Most Influential Authors in American Literature

The American literary landscape is as vast as the country’s yawning physical dimensions stretching from the Atlantic coast to the Pacific.  Trying to pinpoint the most influential authors to have emerged since the pre-colonial days of the 16th Century to the present day is as difficult as listing the best American cities or top American songs, all of which have candidates numbering in the thousands. 

Thinking back on history and glancing at my bookshelf, I’ve selected some authors who have had a profound impact on both American literary movements as well as countless readers and critics, but please know there are hundreds of other names I could have put on this list—the order of which only reflects a rough chronology and nothing more.  Let’s dive in and take a closer look at some of these American literary greats.

Phyllis Wheatley was the first black writer to publish a book of poetry.   As a slave, she lived in John and Suzanna Wheatley’s Boston home.  The Wheatley’s saw to it that Phillis received an education while she assisted Suzanna Wheatley during her final years.  Phillis showed noticeable acuity in her studies, particularly in writing, and was sent to London for further education where she studied Latin. Phyllis combined her religious education and devotion with her appreciation for the classics, translating and adding to the poems of Rome’s all-time greats such as Ovid and Horace.  In September 1773, her first book, Poems on Various Subjects, Religious and Moral was published in London.  Her ability to perceive the world around her and hearken figures from ancient legend and muse on all things spiritual and mythic has earned her great respect among critics and poets alike, many of whom regard her to be one of the most talented and influential poets of the 19th C. 

Edgar Allan Poe is one of the most recognizable and influential voices of the American Romantic period.  He is regarded as being the pioneer of the detective fiction genre, and his fascination with and predilection for invoking the macabre make his many short stories and poems delightfully chilling and thrilling portraits of loss, paranoia, despair, and unrequited love.  Perhaps most famous among his many works are his poem “The Raven” and his short stories A Tell-Tale Heart,  Masque of the Red Death, The Pit and The Pendulum, and the Cask of Amontillado.  Poe’s personal struggles with substance abuse and scandalous relationships epitomize the tortured artist archetype which was so pervasive among fellow Romantics, and eventually his tragic and mysterious death on October 7, 1849 seems only too fitting and perhaps even as if it were taken from of one of the gloomy forlorn passages of his works.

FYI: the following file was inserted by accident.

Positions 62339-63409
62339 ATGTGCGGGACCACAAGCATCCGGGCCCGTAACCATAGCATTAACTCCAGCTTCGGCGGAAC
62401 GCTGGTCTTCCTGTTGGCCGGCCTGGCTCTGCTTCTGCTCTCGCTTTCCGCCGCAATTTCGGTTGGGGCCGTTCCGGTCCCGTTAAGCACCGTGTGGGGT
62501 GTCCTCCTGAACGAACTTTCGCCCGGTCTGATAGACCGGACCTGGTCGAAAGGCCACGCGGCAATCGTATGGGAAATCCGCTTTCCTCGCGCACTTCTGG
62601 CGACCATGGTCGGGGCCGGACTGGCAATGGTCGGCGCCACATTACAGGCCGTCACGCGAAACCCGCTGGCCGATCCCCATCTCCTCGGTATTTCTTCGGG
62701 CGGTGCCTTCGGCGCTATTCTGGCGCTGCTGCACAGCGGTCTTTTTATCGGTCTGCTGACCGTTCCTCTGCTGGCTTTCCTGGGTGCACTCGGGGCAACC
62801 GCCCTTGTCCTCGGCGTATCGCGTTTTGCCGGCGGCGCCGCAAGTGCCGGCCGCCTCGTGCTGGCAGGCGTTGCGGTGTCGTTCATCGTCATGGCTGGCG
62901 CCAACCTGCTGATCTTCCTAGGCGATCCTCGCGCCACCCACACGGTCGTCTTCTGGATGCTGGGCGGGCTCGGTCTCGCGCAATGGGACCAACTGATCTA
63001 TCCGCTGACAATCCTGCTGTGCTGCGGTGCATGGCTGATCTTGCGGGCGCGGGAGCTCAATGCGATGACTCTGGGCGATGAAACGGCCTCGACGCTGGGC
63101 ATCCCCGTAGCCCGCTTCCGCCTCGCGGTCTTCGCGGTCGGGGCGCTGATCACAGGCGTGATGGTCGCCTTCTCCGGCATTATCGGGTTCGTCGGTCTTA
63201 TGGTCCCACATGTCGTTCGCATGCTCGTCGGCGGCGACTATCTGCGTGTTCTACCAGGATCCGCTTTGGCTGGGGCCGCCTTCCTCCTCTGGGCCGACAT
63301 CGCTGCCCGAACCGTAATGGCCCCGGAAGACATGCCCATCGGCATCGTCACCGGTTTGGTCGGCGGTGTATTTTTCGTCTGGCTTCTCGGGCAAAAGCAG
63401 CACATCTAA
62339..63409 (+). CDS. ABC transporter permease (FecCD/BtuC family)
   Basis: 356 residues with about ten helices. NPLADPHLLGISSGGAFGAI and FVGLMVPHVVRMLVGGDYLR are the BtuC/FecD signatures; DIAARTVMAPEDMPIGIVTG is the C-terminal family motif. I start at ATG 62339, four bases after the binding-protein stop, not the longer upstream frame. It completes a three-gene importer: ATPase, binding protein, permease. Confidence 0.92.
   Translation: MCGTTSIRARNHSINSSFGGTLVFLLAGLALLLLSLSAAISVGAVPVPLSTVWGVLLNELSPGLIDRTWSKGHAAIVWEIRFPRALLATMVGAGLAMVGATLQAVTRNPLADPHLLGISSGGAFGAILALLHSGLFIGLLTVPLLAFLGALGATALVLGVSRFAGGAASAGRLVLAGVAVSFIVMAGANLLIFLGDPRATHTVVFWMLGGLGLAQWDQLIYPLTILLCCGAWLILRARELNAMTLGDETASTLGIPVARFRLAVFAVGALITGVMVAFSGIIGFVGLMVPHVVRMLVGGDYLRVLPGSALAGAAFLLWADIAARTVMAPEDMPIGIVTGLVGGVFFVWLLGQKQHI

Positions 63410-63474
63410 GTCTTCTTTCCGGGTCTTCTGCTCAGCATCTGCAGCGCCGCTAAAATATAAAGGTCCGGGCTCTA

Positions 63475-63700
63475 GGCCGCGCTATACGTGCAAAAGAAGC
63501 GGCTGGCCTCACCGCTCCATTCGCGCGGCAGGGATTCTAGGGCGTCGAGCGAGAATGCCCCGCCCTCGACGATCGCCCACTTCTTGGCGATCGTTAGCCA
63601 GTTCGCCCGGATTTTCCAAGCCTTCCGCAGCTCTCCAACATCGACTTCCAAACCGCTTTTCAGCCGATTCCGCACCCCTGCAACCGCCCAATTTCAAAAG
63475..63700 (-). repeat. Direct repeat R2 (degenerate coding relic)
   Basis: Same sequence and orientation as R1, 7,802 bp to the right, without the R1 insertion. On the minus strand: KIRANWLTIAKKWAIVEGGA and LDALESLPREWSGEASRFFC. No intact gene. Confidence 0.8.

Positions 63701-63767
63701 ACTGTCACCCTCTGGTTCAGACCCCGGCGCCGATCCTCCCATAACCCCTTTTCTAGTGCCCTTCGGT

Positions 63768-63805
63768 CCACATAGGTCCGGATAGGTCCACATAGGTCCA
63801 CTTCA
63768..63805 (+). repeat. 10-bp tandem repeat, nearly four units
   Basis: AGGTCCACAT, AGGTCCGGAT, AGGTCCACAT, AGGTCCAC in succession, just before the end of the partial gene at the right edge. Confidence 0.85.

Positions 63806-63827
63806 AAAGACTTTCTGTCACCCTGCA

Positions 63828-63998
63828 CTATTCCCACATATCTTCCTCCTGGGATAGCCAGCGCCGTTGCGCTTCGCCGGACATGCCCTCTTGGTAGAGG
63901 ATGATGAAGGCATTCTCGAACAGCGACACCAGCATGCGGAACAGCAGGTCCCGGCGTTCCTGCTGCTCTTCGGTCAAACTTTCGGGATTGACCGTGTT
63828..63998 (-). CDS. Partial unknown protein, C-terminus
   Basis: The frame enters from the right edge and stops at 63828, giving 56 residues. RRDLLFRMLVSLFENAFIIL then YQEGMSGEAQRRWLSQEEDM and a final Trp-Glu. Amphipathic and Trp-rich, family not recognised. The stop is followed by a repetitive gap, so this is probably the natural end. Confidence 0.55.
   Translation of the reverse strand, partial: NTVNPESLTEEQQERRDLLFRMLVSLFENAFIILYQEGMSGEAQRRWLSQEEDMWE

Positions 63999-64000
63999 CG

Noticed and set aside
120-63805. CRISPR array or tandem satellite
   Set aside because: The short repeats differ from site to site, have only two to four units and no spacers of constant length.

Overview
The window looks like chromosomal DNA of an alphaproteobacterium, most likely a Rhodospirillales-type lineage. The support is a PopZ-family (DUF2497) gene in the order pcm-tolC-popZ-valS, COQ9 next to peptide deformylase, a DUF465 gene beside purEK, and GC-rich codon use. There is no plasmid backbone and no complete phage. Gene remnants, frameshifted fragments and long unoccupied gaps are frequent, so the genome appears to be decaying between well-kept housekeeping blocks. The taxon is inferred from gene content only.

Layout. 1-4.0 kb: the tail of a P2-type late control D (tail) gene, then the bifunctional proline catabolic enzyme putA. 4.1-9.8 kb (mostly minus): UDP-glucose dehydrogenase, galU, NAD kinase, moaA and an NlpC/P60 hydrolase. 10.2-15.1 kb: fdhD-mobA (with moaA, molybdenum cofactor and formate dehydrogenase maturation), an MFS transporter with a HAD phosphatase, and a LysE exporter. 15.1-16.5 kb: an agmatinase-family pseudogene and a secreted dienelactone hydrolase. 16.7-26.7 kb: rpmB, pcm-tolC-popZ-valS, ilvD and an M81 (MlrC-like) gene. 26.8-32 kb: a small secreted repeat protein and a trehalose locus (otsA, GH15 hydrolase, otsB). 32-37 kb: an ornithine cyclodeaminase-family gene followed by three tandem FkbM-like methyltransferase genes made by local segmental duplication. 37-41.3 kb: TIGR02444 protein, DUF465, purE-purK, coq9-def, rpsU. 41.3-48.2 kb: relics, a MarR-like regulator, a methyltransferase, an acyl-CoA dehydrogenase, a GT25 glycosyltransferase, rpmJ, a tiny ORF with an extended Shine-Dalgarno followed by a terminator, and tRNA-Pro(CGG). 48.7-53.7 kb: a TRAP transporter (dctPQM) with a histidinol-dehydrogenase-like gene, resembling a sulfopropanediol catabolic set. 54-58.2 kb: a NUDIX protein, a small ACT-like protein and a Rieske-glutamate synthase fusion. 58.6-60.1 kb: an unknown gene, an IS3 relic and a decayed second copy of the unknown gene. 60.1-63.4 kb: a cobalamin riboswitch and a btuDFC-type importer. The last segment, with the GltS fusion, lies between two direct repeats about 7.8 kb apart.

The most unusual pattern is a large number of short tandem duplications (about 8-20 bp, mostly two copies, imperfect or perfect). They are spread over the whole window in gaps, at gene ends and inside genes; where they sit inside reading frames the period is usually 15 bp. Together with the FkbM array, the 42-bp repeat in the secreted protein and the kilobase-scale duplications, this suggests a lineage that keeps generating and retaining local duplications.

Mark Twain who wrote under the pseudonym Samuel Langhorne Clemens, was a prominent American author of the literary movement known as Realism.  His sense of humor and familiarity with the land and lifestyle of bucolic America grouped him with other regionalists, who were known for their depictions of locales where their stories were set.  Twain perhaps most famously wrote the novels Tom Sawyer (1876) and The Adventures of Huckleberry Finn (1885), both of which are widely celebrated coming-of-age stories following the adventures of brave, charismatic albeit ornery American boys.  The narratives feature dialectal language, a characteristic of regionalist writing which helps immerse the reader in the world of the characters the way the characters see it, make sense of it, and interact with it.  Twain’s wit and wry humor eventually inspired the Mark Twain Prize for American Humor, which has been annually awarded (excepting 2020 and 2021) since 1998 to such household names as Adam Sandler, Jon Stewart, Tina Fey, George Carlin, and Ellen DeGeneres among others.

Kurt Vonnegut was a writer, cartoonist, and heavy-hitting satirist hailing from Indianapolis, Indiana.  He is known for his imaginative narratives filled with colorful eclectic characters, zany adventures often featuring elements of science fiction, and scathing, riotously funny commentary on all things social, political, and religious.  Perhaps his best-known work is the critically acclaimed novel Slaughterhouse-Five (1969), a semi-autobiographical anti-war book that touches on the horrors of the European front during World War II, specifically the fire-bombing of Dresden, and follows protagonist Billy Pilgrim as he copes with the intersection of morality, life, death, and alien abduction.   Alongside an extensive catalog of published novels, Vonnegut also produced powerful short stories which have proved to delight readers and literary critics alike.

Toni Morrison is another literary giant and set herself apart from the rest as the first black woman to win the Nobel Prize in Literature (1993) for her critically acclaimed novel, Beloved (1987).   Morrison’s works were many and were well-received, and the subject matter often addressed and further opened discussion of black identity and race relations in America.  Oprah famously told Morrison during a live taping of her show that her books were the catalyst for the famous Oprah’s Book Club which started in 1996 and continues to attract and encourage readers worldwide to this day.

So, whether you’re looking to brush up on American literary figures for a CLEP exam or want something new to read, consider spending some time with these authors.  And remember, there are plenty more where these came from!


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